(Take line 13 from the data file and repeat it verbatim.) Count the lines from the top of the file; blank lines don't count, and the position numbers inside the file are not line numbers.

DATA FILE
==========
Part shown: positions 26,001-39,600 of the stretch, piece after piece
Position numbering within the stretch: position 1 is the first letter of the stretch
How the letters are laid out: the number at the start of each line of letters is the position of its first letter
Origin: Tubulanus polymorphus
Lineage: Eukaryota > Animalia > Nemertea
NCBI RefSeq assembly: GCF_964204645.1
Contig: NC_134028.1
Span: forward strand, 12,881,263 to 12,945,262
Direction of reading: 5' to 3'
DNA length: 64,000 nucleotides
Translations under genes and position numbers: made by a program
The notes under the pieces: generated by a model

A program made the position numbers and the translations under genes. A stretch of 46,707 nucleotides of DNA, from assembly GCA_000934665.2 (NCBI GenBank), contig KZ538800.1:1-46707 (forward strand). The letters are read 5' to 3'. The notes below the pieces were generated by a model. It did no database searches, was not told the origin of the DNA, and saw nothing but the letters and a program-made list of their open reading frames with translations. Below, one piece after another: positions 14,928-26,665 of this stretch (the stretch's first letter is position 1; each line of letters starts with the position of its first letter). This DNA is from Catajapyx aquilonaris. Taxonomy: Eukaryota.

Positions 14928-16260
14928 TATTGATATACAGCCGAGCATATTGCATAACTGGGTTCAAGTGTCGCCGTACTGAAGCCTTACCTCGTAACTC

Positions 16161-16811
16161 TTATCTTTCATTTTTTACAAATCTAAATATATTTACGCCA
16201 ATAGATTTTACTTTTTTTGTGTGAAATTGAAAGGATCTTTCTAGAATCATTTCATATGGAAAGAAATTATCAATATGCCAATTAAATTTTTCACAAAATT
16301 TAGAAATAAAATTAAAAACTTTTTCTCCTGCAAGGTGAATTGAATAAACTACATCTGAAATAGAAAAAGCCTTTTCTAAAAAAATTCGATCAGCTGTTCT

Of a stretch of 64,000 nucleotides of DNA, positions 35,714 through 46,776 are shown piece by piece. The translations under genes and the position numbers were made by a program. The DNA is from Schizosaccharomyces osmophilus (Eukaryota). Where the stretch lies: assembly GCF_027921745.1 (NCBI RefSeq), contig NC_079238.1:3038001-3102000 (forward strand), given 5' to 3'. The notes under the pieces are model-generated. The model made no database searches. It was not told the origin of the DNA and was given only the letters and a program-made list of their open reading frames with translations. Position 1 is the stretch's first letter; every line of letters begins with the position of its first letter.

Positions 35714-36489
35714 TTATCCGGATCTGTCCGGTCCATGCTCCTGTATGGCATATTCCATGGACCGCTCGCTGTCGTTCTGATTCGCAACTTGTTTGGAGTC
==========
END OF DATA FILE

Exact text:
A program made the position numbers and the translations under genes. A stretch of 46,707 nucleotides of DNA, from assembly GCA_000934665.2 (NCBI GenBank), contig KZ538800.1:1-46707 (forward strand). The letters are read 5' to 3'. The notes below the pieces were generated by a model. It did no database searches, was not told the origin of the DNA, and saw nothing but the letters and a program-made list of their open reading frames with translations. Below, one piece after another: positions 14,928-26,665 of this stretch (the stretch's first letter is position 1; each line of letters starts with the position of its first letter). This DNA is from Catajapyx aquilonaris. Taxonomy: Eukaryota.